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Mizzix's Mastery is another card whose potential only tends to grow in the format for each set that comes out because it benefits from literally any absurd spell that is ever printed, as it allows you to play any spell from your graveyard without paying the mana cost for just 4 mana (or all of them for 8 mana), being able to create its own version of a very powerful deck without much build-around (or with a lot of build-around, it's up to you) since casting a giant spell for a low cost tends to put you at a great advantage and there is no shortage of ways to throw big spells to the graveyard with Faithless Looting, Seize the Spoils, Cathartic Reunion, among others. As for the spells to be played, we also have a significant amount available: Alrund's Epiphany, Emergent Ultimatum, Inspired Ultimatum, Genesis Ultimatum, Planewide Celebration or the recently revealed Magma Opus, which doesn't even need an enabler for discard and allows you to speed up its cast by creating a Treasure token, which can then be cast via Mastery as early as turn 3. I believe that Mizzix’s Mastery will still surprise many players and could potentially be one of the most broken cards from Mystical Archives.
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One of the biggest surprises I had with Mystical Archives was the fact that Time Warp was in and was not banned from Historic. Not that I consider the card broken in any way, but there is general disgust among Magic Arena users for extra turns and an 5 mana extra turn can be exhausting for many players. However, not only did Wizards add Time Warp to the format, but it added its “combo piece”, Regrowth together, a card that for a moment has even been banned from Legacy, but whose power level has become significantly reduced over the years. Although not exactly an infinite combo, the fact that, unlike other extra turns in Magic recently, Time Warp goes to the graveyard upon resolution means that it’s possible to pull it with cards that bring things back from the graveyard, as Regrowth does, and as long as you have enough mana and resources, play an arbitrarily large number of turns in a row.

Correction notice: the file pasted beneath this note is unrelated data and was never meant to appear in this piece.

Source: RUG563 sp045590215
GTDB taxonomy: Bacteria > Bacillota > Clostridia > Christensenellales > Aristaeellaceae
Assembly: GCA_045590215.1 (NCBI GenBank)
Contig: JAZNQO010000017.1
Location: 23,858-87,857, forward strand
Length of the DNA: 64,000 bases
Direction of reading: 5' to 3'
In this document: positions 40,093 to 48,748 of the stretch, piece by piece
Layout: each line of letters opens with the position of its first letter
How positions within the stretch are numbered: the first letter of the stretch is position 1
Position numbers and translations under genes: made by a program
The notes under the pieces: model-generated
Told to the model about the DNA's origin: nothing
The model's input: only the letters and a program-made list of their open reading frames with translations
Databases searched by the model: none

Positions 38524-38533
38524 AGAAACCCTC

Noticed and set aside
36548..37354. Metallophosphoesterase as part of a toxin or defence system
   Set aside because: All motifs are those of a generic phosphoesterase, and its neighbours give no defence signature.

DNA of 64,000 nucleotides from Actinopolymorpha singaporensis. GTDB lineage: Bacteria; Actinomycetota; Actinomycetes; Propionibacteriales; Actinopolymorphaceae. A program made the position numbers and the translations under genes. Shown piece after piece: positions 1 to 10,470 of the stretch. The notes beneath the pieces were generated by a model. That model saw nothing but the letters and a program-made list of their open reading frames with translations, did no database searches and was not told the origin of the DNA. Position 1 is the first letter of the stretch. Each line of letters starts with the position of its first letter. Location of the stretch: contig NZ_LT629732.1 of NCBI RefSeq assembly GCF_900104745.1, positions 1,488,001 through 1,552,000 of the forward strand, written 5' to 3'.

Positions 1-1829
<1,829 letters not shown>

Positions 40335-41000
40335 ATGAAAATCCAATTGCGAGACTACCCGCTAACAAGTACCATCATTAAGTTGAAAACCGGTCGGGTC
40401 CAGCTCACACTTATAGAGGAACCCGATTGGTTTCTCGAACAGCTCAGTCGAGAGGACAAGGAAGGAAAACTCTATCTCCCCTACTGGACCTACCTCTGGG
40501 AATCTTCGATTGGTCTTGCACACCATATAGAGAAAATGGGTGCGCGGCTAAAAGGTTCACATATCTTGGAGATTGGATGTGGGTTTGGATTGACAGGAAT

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Take this list, for example. You have Regrowth, you have Bala Ged Recovery that doubles as a land drop when needed, you have Tamiyo, Collector of Tales both to fetch your extra turns and to resort to Time Warp too and you have a significant amount of ways to draw more cards to be consistent in finding your extra turns, plus a great wincondition that also adds absurd amount of mana in the form of Nissa, Who Shakes the World .

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In many ways, the deck resembles the old Nexus of Fate decks, except that it requires much more setup and build-around than the previous card but whose reduced cost of Time Warp and its interactions with the graveyard end up compensating the concessions. In fact, the deck also has Alrund's Epiphany to add even more consistency to the extra turns and God-Eternal Kefnet as a means of being able to "double" the spells you draw while still serving as a wincondition on its own. I guarantee that nothing seems more broken than making a copy of Time Warp for 3 mana and still having the original card in your hand to play another turn.